Sunday, January 19, 2020

The Process of Weeding Out, I and II 1984-5
The Process of Weeding Out III, 1986

Friday, January 17, 2020

repeats, because I can't get this stupidity out of my head.
--
"Fiat iustitia, et pereat mundus" It means just what it says. Ferdinand I was a Catholic absolutist.
Justice is for and of god. Kant's twist is silly, Arendt's obliviousness to history is just odd. Spinoza was writing after Westphalia.

Arendt, Truth and Politics
The subject of these reflections is a commonplace. No one has ever doubted that truth and politics are on rather bad terms with each other, and no one, as far as I know, has ever counted truthfulness among the political virtues. Lies have always been regarded as necessary and justifiable tools not only of the politician's or the demagogue's but also of the statesman's trade. Why is that so? And what does it mean for the nature and the dignity of the political realm, on one side, and for the nature and the dignity of truth and truthfulness, on the other? Is it of the very essence of truth to be impotent and of the very essence of power to be deceitful? And what kind of reality does truth possess if it is powerless in the public realm, which more than any other sphere of human life guarantees reality of existence to natal and mortal men–that is, to beings who know they have appeared out of non-being and will, after a short while, again disappear into it? Finally, is not impotent truth just as despicable as power that gives no heed to truth? These are uncomfortable questions, but they arise necessarily out of our current convictions in this matter.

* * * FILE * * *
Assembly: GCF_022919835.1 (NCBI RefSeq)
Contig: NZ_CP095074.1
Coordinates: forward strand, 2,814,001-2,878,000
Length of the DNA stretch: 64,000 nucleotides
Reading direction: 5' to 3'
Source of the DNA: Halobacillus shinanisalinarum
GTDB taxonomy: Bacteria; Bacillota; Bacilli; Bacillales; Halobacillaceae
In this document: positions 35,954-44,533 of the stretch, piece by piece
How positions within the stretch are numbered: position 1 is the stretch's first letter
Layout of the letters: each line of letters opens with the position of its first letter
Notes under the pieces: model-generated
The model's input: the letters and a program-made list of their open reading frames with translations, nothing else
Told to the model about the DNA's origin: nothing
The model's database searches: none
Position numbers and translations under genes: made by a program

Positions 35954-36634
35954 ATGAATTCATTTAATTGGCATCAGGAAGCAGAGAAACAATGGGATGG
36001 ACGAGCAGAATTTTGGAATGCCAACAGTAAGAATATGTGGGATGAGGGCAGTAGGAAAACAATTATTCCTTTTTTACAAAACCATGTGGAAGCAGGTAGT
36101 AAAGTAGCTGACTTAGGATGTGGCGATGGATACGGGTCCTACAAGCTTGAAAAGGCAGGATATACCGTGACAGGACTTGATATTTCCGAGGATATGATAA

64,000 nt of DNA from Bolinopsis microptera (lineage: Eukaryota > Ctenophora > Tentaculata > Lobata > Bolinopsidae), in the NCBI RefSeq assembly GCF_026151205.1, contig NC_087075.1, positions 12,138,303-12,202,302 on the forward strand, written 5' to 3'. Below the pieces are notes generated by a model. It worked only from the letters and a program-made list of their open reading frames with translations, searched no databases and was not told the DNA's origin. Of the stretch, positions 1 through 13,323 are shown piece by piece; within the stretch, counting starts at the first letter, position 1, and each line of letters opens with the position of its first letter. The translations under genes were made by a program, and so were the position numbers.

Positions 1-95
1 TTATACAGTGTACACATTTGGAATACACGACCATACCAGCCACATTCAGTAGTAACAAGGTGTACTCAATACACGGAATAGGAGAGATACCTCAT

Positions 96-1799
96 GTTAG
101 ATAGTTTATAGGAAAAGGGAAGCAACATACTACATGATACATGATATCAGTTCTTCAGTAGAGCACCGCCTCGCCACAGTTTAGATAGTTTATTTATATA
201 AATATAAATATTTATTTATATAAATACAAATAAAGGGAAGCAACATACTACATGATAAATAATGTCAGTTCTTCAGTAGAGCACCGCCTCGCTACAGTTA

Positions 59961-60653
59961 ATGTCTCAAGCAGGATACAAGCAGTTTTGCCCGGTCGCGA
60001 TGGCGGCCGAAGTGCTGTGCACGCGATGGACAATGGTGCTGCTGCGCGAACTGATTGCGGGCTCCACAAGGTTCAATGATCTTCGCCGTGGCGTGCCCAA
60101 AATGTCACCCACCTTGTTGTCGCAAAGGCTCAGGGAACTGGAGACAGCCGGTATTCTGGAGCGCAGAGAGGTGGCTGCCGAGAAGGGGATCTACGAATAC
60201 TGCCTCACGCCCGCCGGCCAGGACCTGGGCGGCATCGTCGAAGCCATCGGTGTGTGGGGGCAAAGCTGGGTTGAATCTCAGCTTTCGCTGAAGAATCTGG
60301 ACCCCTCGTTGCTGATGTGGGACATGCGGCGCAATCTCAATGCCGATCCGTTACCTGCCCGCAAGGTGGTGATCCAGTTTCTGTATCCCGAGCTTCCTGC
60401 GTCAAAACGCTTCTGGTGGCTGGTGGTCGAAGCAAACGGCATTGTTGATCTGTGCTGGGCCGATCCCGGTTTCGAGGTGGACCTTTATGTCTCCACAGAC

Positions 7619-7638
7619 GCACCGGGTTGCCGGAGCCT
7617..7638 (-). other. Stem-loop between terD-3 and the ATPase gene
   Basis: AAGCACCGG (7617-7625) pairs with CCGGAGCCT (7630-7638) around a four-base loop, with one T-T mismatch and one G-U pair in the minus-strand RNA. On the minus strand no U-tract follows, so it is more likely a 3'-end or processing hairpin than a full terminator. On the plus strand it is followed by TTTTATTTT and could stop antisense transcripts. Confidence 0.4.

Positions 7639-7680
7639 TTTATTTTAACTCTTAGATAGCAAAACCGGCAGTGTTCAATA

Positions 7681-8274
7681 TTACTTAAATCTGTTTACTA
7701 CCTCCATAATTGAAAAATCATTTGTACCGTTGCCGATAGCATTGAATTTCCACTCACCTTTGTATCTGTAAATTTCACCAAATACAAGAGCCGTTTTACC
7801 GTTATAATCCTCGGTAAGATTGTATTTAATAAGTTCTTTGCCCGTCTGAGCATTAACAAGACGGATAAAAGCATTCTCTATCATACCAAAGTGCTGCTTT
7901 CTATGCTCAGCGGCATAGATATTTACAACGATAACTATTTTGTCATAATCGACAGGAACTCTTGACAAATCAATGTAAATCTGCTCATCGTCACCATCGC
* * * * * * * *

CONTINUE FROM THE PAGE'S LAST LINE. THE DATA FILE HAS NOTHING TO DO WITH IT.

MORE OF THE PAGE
What lends this commonplace its high plausibility can still be summed up in the old Latin adage "Fiat iustitia, et pereat mundus" ("Let justice be done though the world may perish"). Apart from its probable author in the sixteenth century (Ferdinand I, successor to Charles V), no one has used it except as a rhetorical question: Should justice be done if the world's survival is at stake? And the only great thinker who dared to go against the grain of the question was Immanuel Kant, who boldly explained that the "proverbial saying ... means in simple language: 'Justice shall prevail, even though all the rascals in the world should perish as a result.' " Since men would not find it worth while to live in a world utterly deprived of justice, this "human right must be held sacred, regardless of how much sacrifice is required of the powers that be . . . regardless of what might be the physical consequences thereof."[1] But isn't this answer absurd? Doesn't the care for existence clearly precede everything else–every virtue and every principle? Is it not obvious that they become mere chimeras if the world, where alone they can be manifested, is in jeopardy? Wasn't the seventeenth century right when it almost unanimously declared that every commonwealth was duty bound to recognize, in Spinoza's words, "no higher law than the safety of [its] own realm"? [2] For surely every principle that transcends sheer existence can be put in the place of justice, anq if we put truth in its place–"Fiat veritas, et pereat mundus"–the old saying sounds even more plausible. If we understand political action in terms of the means-end category, we may even come to the only seemingly paradoxical conclusion that lying can very well serve to establish or safeguard the conditions for the search after truth–as Hobbes, whose relentless logic never fails to carry arguments to those extremes where their absurdity becomes obvious, pointed out long ago.[3] And lies, since they are often used as substitutes for more violent means, are apt to be considered relatively harmless tools in the arsenal of political action.